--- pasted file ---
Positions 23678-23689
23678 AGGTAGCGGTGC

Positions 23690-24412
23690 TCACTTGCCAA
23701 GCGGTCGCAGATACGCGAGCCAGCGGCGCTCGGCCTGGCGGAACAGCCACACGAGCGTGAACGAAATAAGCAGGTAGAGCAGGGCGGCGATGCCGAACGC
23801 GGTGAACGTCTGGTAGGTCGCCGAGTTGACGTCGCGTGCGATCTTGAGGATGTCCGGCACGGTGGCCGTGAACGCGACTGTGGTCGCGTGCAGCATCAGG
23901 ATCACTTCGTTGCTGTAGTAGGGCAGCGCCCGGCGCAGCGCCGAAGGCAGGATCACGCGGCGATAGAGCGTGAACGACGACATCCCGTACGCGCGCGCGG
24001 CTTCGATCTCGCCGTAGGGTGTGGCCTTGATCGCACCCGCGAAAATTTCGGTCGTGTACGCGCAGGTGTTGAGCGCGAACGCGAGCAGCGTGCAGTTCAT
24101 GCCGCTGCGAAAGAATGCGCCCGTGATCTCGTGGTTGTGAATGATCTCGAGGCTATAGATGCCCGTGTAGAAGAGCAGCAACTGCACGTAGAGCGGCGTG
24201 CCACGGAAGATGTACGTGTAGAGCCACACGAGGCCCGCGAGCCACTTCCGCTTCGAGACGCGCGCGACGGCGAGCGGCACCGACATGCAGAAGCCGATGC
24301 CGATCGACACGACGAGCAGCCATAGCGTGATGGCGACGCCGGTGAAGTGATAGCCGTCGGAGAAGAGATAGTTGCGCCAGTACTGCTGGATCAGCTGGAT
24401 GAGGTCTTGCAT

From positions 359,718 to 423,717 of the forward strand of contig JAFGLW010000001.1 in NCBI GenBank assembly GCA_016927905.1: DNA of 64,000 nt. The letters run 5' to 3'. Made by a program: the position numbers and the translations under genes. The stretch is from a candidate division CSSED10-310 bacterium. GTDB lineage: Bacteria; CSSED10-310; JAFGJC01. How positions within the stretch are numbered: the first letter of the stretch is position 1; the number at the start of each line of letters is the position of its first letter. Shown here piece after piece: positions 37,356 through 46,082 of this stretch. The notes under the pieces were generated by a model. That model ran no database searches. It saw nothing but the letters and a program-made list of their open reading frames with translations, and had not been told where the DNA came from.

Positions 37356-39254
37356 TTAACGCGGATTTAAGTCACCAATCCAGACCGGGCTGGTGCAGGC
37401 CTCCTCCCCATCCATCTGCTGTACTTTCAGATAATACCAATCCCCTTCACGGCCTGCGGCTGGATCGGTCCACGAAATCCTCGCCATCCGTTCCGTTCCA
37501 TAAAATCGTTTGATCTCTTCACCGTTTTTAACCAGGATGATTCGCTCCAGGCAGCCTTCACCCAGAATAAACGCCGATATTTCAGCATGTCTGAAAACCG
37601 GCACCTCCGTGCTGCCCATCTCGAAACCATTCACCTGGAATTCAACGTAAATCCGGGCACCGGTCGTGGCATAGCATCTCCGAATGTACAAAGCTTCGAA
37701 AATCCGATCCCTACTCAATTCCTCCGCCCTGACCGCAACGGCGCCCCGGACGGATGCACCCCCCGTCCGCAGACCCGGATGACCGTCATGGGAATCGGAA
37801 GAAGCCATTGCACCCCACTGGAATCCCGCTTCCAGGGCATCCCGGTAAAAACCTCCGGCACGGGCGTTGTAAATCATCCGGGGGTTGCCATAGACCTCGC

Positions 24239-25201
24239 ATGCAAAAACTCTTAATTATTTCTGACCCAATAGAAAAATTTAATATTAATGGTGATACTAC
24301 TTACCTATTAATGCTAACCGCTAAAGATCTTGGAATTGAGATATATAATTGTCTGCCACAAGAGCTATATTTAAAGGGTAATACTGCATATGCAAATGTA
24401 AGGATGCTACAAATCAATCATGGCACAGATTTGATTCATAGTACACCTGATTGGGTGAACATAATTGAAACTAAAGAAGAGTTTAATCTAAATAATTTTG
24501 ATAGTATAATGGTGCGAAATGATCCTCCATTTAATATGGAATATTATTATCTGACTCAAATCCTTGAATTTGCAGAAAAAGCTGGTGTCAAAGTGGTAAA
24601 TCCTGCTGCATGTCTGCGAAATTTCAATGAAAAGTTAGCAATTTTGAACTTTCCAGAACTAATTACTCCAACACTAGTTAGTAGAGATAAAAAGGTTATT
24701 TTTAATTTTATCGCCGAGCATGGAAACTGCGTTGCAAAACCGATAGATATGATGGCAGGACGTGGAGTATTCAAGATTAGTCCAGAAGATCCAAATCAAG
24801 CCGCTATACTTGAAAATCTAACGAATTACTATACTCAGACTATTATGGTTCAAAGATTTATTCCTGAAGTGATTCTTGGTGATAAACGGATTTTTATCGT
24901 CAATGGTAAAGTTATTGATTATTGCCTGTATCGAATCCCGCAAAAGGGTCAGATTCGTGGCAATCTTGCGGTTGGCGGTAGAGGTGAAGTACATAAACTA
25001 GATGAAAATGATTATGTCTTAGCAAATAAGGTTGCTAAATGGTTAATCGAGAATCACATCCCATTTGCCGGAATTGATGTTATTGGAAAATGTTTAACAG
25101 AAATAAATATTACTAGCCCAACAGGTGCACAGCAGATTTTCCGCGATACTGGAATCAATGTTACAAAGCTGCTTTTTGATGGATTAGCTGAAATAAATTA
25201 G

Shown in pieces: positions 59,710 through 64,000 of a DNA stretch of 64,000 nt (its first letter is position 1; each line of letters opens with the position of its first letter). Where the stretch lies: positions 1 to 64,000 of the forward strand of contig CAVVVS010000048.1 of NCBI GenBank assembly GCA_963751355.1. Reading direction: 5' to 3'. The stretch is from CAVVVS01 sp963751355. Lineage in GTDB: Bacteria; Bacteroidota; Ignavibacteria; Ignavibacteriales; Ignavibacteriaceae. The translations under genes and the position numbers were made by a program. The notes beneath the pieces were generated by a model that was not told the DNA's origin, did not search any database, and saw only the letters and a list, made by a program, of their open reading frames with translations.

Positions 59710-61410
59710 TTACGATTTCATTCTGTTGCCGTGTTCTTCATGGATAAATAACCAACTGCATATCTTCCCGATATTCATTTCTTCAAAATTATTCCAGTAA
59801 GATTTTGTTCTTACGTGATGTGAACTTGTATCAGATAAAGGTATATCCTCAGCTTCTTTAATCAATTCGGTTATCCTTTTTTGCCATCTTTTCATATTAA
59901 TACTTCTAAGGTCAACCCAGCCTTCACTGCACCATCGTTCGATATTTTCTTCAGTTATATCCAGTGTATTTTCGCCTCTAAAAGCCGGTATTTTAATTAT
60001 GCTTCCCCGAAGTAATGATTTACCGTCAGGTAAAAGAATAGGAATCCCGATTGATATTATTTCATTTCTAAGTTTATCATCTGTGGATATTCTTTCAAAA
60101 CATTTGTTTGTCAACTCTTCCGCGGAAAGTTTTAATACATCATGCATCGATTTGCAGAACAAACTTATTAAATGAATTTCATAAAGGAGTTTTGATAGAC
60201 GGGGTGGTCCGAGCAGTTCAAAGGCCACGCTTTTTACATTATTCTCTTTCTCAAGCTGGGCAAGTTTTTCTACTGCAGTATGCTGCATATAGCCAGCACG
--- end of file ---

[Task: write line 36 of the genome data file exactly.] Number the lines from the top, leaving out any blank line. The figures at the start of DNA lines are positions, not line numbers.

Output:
59801 GATTTTGTTCTTACGTGATGTGAACTTGTATCAGATAAAGGTATATCCTCAGCTTCTTTAATCAATTCGGTTATCCTTTTTTGCCATCTTTTCATATTAA